The Consumer Operated and Oriented Program (CO-OP) plans might have a chance to survive, according to Jordan Battani.
Battani, a principal researcher at Computer Sciences Corp. (CSC), Falls Church, Va., discusses the factors that could affect CO-OP plan performance in a commentary distributed by CSC — a company that could provide technology and consulting services for the plans.
Drafters of the Patient Protection and Affordable Care Act of 2010 (PPACA) included the CO-OP provision to compromise between advocates of creating a Medicare-like “public option” plan and advocates for protecting the current role of non-government health plans.
CO-OP plans are supposed to be nonprofit, member-owned health insurers that are self-sustaining but have no ties to commercial health plans or existing nonprofit health plans.
Battani says the new CO-OP plans will face formidable obstacles.
PPACA itself “will place powerful constraints on the operational alternatives and organizational structures available to newly forming CO-OPs,” Battani says. “They will be entering highly concentrated and competitive insurance coverage markets and will be unable to leverage the products, services or expertise of the established commercial insurance providers.”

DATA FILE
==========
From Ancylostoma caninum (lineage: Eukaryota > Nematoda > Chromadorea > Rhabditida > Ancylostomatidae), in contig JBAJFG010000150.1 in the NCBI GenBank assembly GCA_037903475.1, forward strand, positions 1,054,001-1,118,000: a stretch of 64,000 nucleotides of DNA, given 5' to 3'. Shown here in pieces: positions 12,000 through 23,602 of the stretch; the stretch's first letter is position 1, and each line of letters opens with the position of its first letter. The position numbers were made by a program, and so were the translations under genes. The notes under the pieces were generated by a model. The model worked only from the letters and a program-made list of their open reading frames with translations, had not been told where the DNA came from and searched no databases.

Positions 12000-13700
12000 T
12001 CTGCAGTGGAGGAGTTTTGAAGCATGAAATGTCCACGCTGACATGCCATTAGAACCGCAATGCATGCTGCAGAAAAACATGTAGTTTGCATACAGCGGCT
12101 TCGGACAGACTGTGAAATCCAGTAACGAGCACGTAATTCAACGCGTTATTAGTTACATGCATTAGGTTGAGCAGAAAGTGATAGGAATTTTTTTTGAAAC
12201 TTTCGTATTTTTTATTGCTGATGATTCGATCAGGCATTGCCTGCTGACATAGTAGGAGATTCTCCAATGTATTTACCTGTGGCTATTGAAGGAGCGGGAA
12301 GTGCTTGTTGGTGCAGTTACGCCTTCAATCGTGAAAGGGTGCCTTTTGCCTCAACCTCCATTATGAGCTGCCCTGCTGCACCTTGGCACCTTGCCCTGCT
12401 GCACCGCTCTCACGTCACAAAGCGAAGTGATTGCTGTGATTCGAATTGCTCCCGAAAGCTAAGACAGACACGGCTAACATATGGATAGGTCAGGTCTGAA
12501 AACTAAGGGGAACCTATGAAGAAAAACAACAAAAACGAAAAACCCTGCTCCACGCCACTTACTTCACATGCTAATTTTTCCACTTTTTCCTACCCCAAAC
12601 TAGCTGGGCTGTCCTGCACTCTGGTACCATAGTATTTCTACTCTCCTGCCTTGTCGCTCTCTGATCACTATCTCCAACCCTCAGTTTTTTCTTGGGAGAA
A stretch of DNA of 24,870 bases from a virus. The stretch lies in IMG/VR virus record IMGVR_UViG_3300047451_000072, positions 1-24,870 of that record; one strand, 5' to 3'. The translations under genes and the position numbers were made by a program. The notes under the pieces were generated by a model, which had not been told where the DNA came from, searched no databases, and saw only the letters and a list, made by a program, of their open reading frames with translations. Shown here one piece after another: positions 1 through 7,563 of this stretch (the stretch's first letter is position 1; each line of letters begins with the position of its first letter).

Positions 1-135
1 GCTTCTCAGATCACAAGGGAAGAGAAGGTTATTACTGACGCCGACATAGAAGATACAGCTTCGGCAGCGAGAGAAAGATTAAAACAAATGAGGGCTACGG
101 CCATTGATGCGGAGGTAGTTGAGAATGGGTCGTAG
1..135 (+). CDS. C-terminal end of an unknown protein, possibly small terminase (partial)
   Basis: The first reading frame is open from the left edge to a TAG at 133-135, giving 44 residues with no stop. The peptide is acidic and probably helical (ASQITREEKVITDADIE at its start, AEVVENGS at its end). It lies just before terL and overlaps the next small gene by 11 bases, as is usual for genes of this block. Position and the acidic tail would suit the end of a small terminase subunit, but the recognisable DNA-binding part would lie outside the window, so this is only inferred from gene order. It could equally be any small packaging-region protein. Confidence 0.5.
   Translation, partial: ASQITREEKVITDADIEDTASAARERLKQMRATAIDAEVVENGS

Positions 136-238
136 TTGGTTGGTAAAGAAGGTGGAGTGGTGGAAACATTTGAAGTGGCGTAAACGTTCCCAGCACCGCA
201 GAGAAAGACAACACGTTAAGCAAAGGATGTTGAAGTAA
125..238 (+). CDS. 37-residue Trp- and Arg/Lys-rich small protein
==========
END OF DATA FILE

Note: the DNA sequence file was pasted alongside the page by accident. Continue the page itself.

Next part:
PPACA prohibits governments from sponsoring CO-OPs, and CO-OPs may have trouble with guarding against adverse selection and running administrative systems, Battani says.
But, on the other hand, Battani says, PPACA is imposing new limits on all plans, on and off the new health insurance distribution exchanges, that could help level the playing field and create opportunities.
The U.S. Department of Health and Human Services (HHS) is setting up PPACA-required sources of CO-OP loans, and “the availability of low-cost capital from federal sources is the single best reason for new CO-OPs to form,” Battani says. “Additional benefits include the ability to form group purchasing councils for administrative and other support, as well as the ability to offer products through the insurance exchanges in direct competition with more established competitors.”
CO-OPs will get special tax breaks, and they may be able to keep costs down by taking steps such as participating in the new collective purchasing arrangements and teaming up with respected integrated provider networks, Battani says.
“The new CO-OPs may have an advantage in forming effective business relationships with provider organizations and networks in the post-health care reform environment simply because they are not traditional commercial carriers,” Battani says.